Steam Deck Competitors: Which One Will Remain Standing Post-Release?

Handheld PC. A name that is typically used to refer to portable gaming consoles with complete desktop operating systems. Valve’s Steam Deck is just but one of them, a single entity among the many models already out there. Every one of them has a single mission:

Provide a technologically superior option to the aging Nintendo Switch.

Naturally, due to their similar objectives, competition is inevitable. Would the Steam Deck prevail against them? Let’s go through some of the top contenders available now and in the near future.

Level of Competition We Are Looking For

Anything that comes near or over the Steam Deck’s theoretical performance is, of course, an instant inclusion. More specifically, though, a worthy-ish Steam Deck contender might have one or more of the following things:

  • Operating system usability, not just in usage but in types as well.
  • Heavy promotion of a particular (reasonable) game type specialty
  • Superior ergonomics can dictate the long-term use aspect of a handheld PC.
  • If availability and price make a specific model significantly more accessible.
  • Unique product features might make it more interesting to buy regardless of specs.
  • Cooling system serviceability. Good heat dissipation is a requirement, NOT a feature.
  • Storage upgrades, ideally like the Steam Deck SD Card.


Steam Deck Best Potential Competitors Overview

  • GPD Win Max 2021
  • Aya Neo NEXT (Pro)
  • OneXPlayer 1S

GPD Win Max 2021

Display 8-inch 1280×800 IPS touchscreen
CPU Ryzen 7 4800U or Core i7-1195G7
GPU Radeon VEGA 8CU, Iris Xe G7 96EU
RAM 16GB LPDDR4X 4266Mhz
Storage 1TB NVMe SSD

GDP is technically one of the earliest within the handheld PC gaming space, introducing products such as the very first GDP Win in 2016. With the competition now in full swing, newer models of its lineup needed to keep up with the times. Incorporating the Ryzen 4000 mobile and Intel Tiger Lake was a significant step towards this, making the portable machines game-worthy for 720p gaming at stable frame rates and doubling as an entirely usable laptop.

Yes, laptop. Unlike other models that opted for a complete gaming console look, GPD kept the clamshell design, putting gamepad controls at the upper end of the keyboard and behind its chassis. As a result, it is less ergonomic but somewhat more functional. Moreover, it immediately puts a unique factor on it that could help make it still somewhat worth getting despite the “monstrous” performance of the Steam Deck’s upcoming RDNA2-iGPU based custom APU.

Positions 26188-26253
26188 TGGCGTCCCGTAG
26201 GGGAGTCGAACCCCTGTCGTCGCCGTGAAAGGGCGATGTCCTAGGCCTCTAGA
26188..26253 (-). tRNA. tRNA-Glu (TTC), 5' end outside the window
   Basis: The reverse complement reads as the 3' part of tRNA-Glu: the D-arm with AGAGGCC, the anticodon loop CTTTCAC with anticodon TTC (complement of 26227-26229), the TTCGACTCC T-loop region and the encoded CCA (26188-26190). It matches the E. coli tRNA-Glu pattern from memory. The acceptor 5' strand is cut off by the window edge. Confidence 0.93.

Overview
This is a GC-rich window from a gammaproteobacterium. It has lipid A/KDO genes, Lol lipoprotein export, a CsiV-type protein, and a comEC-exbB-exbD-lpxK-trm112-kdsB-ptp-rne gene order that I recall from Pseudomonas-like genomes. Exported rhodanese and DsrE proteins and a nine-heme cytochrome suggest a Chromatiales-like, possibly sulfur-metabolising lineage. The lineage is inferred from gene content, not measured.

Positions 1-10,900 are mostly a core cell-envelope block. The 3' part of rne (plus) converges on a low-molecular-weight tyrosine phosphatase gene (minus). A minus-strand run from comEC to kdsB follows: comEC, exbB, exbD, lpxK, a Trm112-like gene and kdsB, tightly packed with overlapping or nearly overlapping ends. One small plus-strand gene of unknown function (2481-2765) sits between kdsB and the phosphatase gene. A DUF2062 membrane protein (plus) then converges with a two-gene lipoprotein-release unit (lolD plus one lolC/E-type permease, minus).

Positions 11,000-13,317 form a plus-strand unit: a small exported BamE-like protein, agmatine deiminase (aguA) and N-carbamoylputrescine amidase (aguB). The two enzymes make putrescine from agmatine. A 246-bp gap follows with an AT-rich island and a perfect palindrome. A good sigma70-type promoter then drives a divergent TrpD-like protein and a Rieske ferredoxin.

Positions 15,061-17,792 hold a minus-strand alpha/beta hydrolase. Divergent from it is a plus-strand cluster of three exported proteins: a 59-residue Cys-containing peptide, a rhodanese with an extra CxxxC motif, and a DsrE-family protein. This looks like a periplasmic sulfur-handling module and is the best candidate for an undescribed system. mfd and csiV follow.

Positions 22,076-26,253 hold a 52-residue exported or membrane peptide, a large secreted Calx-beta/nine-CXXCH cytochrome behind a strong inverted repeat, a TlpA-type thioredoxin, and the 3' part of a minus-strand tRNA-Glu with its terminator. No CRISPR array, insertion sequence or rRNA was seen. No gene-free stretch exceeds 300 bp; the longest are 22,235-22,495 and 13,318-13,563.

OneXPlayer 1S

Display 8.4-inch 2560×1600 IPS touchscreen
CPU Up to Ryzen 7 5700U or Core i7-1195G7
GPU Radeon VEGA 8CU, Iris Xe G& 96EU
RAM 16GB LPDDR4X 4266Mhz
Storage 2TB NVMe SSD

OneXPlayer’s main weakness as a product is that it has constantly been introduced far more as an enthusiast item than the already-exclusive packages of other handheld PCs. Sure, it may have impressive specs. But at a price that would already cost you a complete entry-level desktop in the tumultuous tech year of 2021, it was consistently a hard sell for people who want a simple pocket machine to pass the time.

That being said, this premium spec specialty may just be what it needs to keep its relevance even as the Steam Deck arrives. The latest OnexPlayer 1S maintains its whopping 8.4-inch 2560×1600 IPS touchscreen, making it one of only two contenders sporting anything higher than 800p. So, on the one hand, you have the option to render in stunning QHD for less intensive titles. And at the other hand, you can combine its ergonomics to create a practically functional handheld office.

Aya Neo NEXT (Pro)

Display 7-inch 1280×800 IPS touchscreen
CPU Ryzen 7 5825U
RAM 16GB LPDDR4X 4266Mhz
Storage 2TB NVMe SSD

Unlike GPD, which leaned more on experimentation and planning when launching its first few products, the Aya Neo splashed into the already thriving handheld PC market with pure performance in mind. As a result, the first Aya Neo started with a relatively modest Ryzen 5 4500U APU, which is good enough. Still, it was more intended to balance efficiency, making cooling and prolonging battery life (to acceptable levels) more manageable on the design.

Here comes the potential problem. Its aesthetics leans hard on the simple pull-out console design. Meaning it will clash directly with the Steam Deck. The Ryzen 7 5825U is a fantastic gaming APU, an emulation machine with its Ryzen 5000 architecture. But without substantial price cuts or other upgrades such as a battery life boost, the Steam Deck will make future post-release purchases of this product seem like an instant waste.

BONUS: Aya Neo NEXT RDNA2 Version – The Mythical “Razer Deck”

Hands down, the single most significant factor to the Steam Deck’s upcoming dominance over all other previously released handheld PCs is the use of its RDNA2-based integrated graphics. While VEGA-based iGPUs have consistently proven the viability of 750 Ti-like performance in a small form factor, the next Zen 3+ processors are set to amp it up further, possibly introducing the first mobile devices with 1050 Ti-like performance.

A future version of the Aya Neo NEXT, recently confirmed through a blog post, might also sport a similar RDNA2-based APU. If the deal with AMD is approved, it would be a worthy blow-per-blow challenge to the Steam Deck. The fabled “Razer Deck,” a joint project of Qualcomm and Razer, evades the issue of hardware limitations entirely through the use of updated cloud and local hosting technologies. This, too, should prove to be a formidable contender for Valve’s “Nintendo Switch killer.”